The Motion Lounge: Sonny Black's club
Mob Hangout in Brooklyn, New York
The Motion Lounge was located at 420 Graham Avenue in Brooklyn, New York.
The club served as a hangout for the Bonanno mafia family.
It was owned by Dominick "Sonny Black" Napolitano, a caporegime who controlled Brooklyn's Williamsburg neighborhood during the 1970s and early 1980s.
Napolitano lived in an apartment above the club.
He was nicknamed "Sonny Black" because he used jet-black dye to color his graying hair.
Napolitano became a widely known name after an undercover FBI agent named Joseph D. Pistone famously infiltrated his crew.
Pistone, who went by the alias Donnie Brasco, was so successful that he was close to being inducted into the Bonanno family as a made man.
Brasco was a regular fixture at the Motion Lounge. There, he would hang around with Benjamin "Lefty" Ruggiero, Louis "Louie HaHa" Attanasio, Nicholas Santora, and other members of Sonny Black's crew.
The FBI ended Pistone's undercover operation in July 1981 after he was ordered to murder a rival mobster named Anthony "Bruno" Indelicato. By that point, investigators had gathered enough evidence to decimate the Bonanno family.
When the operation ended, federal agents walked into the Motion Lounge and showed Napolitano various photographs of the real Donnie Brasco.
The revelation clearly shook the capo.
His close friend and associate of 3–5 years was an undercover agent who knew intimate details about the organization's criminal enterprises.
To Napolitano, the photographs may as well have been a death warrant, as he knew that the bosses of the family weren't going to allow him to survive such a damaging oversight.
At the time, he was already in a precarious position, as he had recently stated his willingness to go to war against the acting boss of the family, Salvatore "Sally Fruits" Farrugia.
This apparent power play had put him in danger, while Brasco's infiltration isolated him from potential allies and thereby sealed his fate.
On August 17th, 1981, "Sonny Black" was summoned to a meeting at an associate's house. Knowing that he was about to be murdered, he handed his jewelry over to his favorite bartender at the Motion Lounge and then left.
Nearly one year later, his decomposed remains were found in a hospital bag in a creek on Staten Island. His killers had shot him to death and removed his hands—a symbolic act that highlighted his "embrace" of Brasco.
The Motion Lounge address
The address and the GPS coordinates for this location are as follows:
420 Graham Avenue, Brooklyn, New York, NY 11211, USA
To view directions on how to get there, you can use the Google Maps shortcut below:
The latitude and longitude coordinates for the club are:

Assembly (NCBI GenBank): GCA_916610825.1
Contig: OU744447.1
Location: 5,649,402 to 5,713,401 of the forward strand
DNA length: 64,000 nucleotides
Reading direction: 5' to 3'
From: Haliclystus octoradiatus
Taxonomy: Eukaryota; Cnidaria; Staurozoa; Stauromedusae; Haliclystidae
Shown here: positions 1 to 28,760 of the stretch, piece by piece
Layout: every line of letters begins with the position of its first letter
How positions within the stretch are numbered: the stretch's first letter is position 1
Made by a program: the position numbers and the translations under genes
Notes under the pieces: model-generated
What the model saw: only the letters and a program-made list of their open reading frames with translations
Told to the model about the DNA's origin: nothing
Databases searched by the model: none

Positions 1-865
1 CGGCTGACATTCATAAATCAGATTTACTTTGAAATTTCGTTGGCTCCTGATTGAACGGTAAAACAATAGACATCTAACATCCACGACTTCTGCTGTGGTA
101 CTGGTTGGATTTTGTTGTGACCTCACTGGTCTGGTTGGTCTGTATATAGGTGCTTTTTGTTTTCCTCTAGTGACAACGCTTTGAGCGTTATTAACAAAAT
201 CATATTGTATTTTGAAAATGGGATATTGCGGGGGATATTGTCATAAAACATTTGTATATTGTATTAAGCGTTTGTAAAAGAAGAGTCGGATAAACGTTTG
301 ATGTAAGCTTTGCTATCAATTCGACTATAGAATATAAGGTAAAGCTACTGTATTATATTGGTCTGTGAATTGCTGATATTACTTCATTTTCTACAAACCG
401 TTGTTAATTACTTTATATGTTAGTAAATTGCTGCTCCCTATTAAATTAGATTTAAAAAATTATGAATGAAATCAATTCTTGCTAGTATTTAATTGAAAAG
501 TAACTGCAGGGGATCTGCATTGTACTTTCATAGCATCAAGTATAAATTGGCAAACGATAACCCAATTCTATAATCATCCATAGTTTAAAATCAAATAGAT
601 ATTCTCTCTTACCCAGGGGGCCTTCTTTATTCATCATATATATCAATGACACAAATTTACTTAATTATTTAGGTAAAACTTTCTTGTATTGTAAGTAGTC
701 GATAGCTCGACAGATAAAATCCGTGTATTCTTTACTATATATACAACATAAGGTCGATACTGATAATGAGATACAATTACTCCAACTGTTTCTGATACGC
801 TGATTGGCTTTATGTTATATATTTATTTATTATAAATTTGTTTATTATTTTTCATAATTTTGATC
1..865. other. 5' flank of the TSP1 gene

It sits on the northeastern corner of Graham Avenue and Withers Street.
Details about the general area
It is situated in the Williamsburg neighborhood of Brooklyn.
Photos of the club and other related images.
The Motion Lounge
Dominick "Sonny Black" Napolitano lived in an apartment above the Motion Lounge.
He had pigeon coops on the roof of the building.
An FBI surveillance team photographed Napolitano tending to his pigeons shortly after he learned that Donny Brasco was an undercover agent. At the time, the capo was likely trying to come to grips with the enormity of the situation.
Following his disappearance, the FBI noticed workmen dissembling the pigeon coops.
Although Brasco's infiltration severely damaged Napolitano's standing in the family, it was not the sole justification for his murder.
In 2011, former Bonanno boss Joseph Massino testified in court that Sonny Black had threatened Salvatore "Sally Fruits" Farrugia, who was the acting boss of the family.
This "power play", coupled with the Brasco fiasco, led to his murder.
420 Graham Avenue
Image source: Google Maps
The club sat on the corner of Graham Avenue and Withers Street.
This is a colorized photograph of the Motion Lounge.
Actor Michael Madsen portrayed Sonny Black in the 1997 film Donnie Brasco.
It is worth noting that the movie is only loosely based on real-life events.
For example, Al Pacino's character, Benjamin "Lefty" Ruggiero, is a composite character, as he represents both "Lefty" and Sonny Black.
Furthermore, Pistone (Brasco) was actually closer to Sonny Black than Lefty.
The film hints that Lefty was killed for introducing Pistone to the family. However, in real life, it was Sonny Black who shouldered the blame.
The poignant scene where Lefty leaves his belongings behind at his apartment is based on the true story of Sonny Black handing his jewelry to a bartender at the Motion Lounge.
Lefty survived the Brasco incident, as the FBI arrested him shortly after the undercover operation ended.
The Motion Lounge in Donnie Brasco (1997)
A fictional version of the Motion Lounge appears in Donnie Brasco (1997).
This location belongs to the following categories:Notorious FiguresMafia LocationsNew York Mafia Locations
Other locations that are relatively close to this address:
Roughly one mile away.
Crime Location in Brooklyn, New York
Roughly 2 miles away.
Death Location in East Village, New York
Roughly 2 miles away.
Crime Location in Manhattan, New York
Roughly 3 miles away.
Death Location in Brooklyn, New York